Bil Musgrave

Guest Columnist

The 130th Labor Day Celebration, which is being held in Boonville, is the nation’s second oldest celebration. This year is a first — free carnival rides for the public.

It is also a time to look ahead to our future. But first, we must review the past history of American workers. Did you know that the first labor strike in America was held in 1619? According to Wikipedia, the Jamestown Polish craftsmen’s strike of 1619 occurred in the settlement of Jamestown in the Virginia colony and was the first strike in the recorded history of North America.

Polish craftsmen had been brought to the colony by colonial leader John Smith to make glassware, pitch, and tar. When the colony held its first election in 1619, the Polish craftsmen were not allowed to vote. They went on strike on June 30, 1619. Due to the economic importance of these craftsmen in the young colony, colonial leaders bowed to the pressure and gave full voting rights to the Poles.

In 1619, workers knew what is being lost in America today — sticking together for one common goal is the most powerful weapon that ordinary people can ever hope to have. The divide and conquer phenomena workers face today is by design from corporations and special interests, who many times use economic and political forces to achieve their desired outcome. They accomplish this in a variety of ways, and if one doesn’t work, they simply try another.

You see, corporations and the wealthiest 1 percent think in 100 year plans, while most workers think about how to put food on the table next week. This constant concerted assault is focused on degrading workers, making workers feel helpless and powerless, repelling the notion that working men and women can achieve long-sought-after higher goals of shorter hours, better wages and working conditions, healthcare benefits and secure pensions.

When people are so worried about their own future, they put the advancement and good of society as a whole aside. It is human nature. The end result for workers is lower standards of living, less security, less take home pay, fewer paid holidays, extended and undesirable hours of employment, a less safe workplace and pensions and healthcare stolen in planned corporate bankruptcies.

Did you realize that in 1800s it was common for workers, including children, to work 12 and 16 hour days in slave-like conditions? For 50 years, unions fought back for a 10-hour day. They then fought for another 36 years until 1886, when an eight hour day just a gleam in the eyes of workers. It took workers sticking together to achieve overtime pay after the Great Depression of the 1930s. Even today, eight hour days are not the norm in some industries, but most are now paid overtime.

I like this quote from a CNN Money article written by Annalyn Kurtz July 9, 2013, “Back in 1930, renowned economist John Maynard Keynes predicted technological advancements would mean we would all eventually work just 15 hours a week. That same year, evolutionary biologist Julian Huxley predicted the two-day work week. Both men warned that someday, we would have so much leisure time, we would be bored out of our minds. “The human being can consume so much and no more,” Huxley said in 1930. “When we reach the point when the world produces all the goods that it needs in two days, as it inevitably will, we must curtail our production of goods and turn our attention to the great problem of what to do with our new leisure.” More recently, a 1965 Senate subcommittee predicted we would be working 14 hours a week by the year 2000, with at least seven weeks of vacation time. What happened to that?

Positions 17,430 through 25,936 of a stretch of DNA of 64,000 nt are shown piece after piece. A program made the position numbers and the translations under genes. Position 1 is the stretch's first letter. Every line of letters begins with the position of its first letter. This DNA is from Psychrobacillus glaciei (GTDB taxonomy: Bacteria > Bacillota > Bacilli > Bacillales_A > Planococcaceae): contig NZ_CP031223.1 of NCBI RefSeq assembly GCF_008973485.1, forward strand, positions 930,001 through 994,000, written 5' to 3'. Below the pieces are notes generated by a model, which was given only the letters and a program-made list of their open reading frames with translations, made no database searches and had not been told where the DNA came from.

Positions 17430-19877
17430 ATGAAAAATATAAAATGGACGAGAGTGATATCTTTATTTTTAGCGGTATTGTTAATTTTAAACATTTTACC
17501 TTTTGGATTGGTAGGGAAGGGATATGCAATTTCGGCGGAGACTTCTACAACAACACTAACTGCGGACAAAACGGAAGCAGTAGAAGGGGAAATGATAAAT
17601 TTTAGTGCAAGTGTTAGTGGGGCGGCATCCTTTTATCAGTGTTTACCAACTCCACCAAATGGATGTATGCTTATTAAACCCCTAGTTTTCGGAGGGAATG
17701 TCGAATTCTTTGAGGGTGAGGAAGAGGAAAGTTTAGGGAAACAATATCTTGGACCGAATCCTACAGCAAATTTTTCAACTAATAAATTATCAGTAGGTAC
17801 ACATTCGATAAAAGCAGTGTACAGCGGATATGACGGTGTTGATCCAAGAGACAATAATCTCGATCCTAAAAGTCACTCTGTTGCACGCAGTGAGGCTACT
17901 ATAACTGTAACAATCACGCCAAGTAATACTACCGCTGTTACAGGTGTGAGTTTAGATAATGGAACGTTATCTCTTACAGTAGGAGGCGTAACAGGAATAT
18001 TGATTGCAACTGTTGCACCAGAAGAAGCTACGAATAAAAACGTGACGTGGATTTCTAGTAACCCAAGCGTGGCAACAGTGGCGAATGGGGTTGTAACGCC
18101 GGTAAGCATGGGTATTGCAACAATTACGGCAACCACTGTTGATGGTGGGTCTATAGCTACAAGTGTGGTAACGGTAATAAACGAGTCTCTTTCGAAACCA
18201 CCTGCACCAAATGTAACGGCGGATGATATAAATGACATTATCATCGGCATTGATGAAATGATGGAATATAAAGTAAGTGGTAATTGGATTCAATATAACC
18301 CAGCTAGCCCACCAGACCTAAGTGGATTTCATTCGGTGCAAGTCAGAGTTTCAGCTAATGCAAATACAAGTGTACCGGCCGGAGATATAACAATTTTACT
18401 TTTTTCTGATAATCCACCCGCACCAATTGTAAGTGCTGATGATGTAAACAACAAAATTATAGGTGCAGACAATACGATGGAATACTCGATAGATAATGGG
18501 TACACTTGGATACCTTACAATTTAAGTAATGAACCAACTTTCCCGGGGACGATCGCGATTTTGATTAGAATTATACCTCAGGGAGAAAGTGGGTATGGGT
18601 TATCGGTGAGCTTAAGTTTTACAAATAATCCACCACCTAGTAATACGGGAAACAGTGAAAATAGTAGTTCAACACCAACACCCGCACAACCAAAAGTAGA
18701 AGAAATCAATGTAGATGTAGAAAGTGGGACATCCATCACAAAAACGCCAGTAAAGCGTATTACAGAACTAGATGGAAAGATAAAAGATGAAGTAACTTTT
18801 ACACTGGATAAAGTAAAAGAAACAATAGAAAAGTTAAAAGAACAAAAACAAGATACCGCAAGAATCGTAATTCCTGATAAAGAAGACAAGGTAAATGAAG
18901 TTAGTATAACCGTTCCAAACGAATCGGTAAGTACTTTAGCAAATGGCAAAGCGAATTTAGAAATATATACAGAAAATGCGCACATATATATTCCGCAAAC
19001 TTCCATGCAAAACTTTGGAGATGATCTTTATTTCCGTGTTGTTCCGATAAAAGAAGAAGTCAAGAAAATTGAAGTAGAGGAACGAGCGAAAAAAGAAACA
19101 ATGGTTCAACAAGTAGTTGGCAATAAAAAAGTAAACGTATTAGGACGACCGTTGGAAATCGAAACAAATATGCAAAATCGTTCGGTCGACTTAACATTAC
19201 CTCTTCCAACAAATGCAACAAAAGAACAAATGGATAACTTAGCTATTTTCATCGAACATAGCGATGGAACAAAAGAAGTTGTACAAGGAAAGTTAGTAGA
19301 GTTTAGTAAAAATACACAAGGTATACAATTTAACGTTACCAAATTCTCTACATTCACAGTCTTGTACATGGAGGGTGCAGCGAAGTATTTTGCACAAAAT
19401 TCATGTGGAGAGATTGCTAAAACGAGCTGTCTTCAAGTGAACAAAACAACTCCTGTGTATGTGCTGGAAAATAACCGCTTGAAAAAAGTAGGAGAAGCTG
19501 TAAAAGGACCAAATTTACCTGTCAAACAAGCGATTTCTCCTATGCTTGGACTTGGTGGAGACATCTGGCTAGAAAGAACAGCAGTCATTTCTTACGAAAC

I love America as much as any person. What I don’t like is the corporations and the 1 percent reshaping America, resulting in an eroded and devastated middle class with most Americans constantly losing ground. It is a downward spiral.

Another quote from the same CNN Money article, “Shorter weeks are also common in Europe. In the Netherlands, four-day work weeks are practically the rule, not the exception. And France tried a 35-hour work week for a few years, too. The average German worker puts in 394 hours less than an American each year — the equivalent of nearly 10 fewer weeks. The country is far smaller than the United States in area, population and resources, yet still manages to compete as the fourth largest economy and third largest exporter in the world.”

Did you realize that Sweden is moving to a six hour work day in 2016 and that includes a Toyota Plant? It is also standard in Sweden to get five weeks paid vacation and guaranteed healthcare. These are facts. Facts that we as Americans can compare our standard of living, health, and well-being to the rest of the advanced societies in the world.

Remember sticking together to achieve goals, or “solidarity” as it is known to union workers, is the only way we will advance our society. Corporations and the wealthy elite will do anything to lessen that power, including moving our jobs to Communist or impoverished nations. America has lost five million manufacturing jobs since 2000, many from American corporations who are moving our jobs to other countries. You may think this is absurd, but I predict that in the future, corporations will expect our children and our grandchildren to go to war with those same countries where our jobs have vanished to. Why? To protect the corporate interests that have dissolved our middle class and reduced the American standard of living.

United we stand, divided we fall. A wrong to one is a wrong to all.

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Bil Musgrave is a retired member of United Mine Workers Local 1189, a longtime labor activist, active in Jobs with Justice, Board Member of LIFT (Labor Institute for Training) located in Indianapolis and a past Grand Marshal of the Labor Day Celebration of southwest Indiana. He resides in Chandler.

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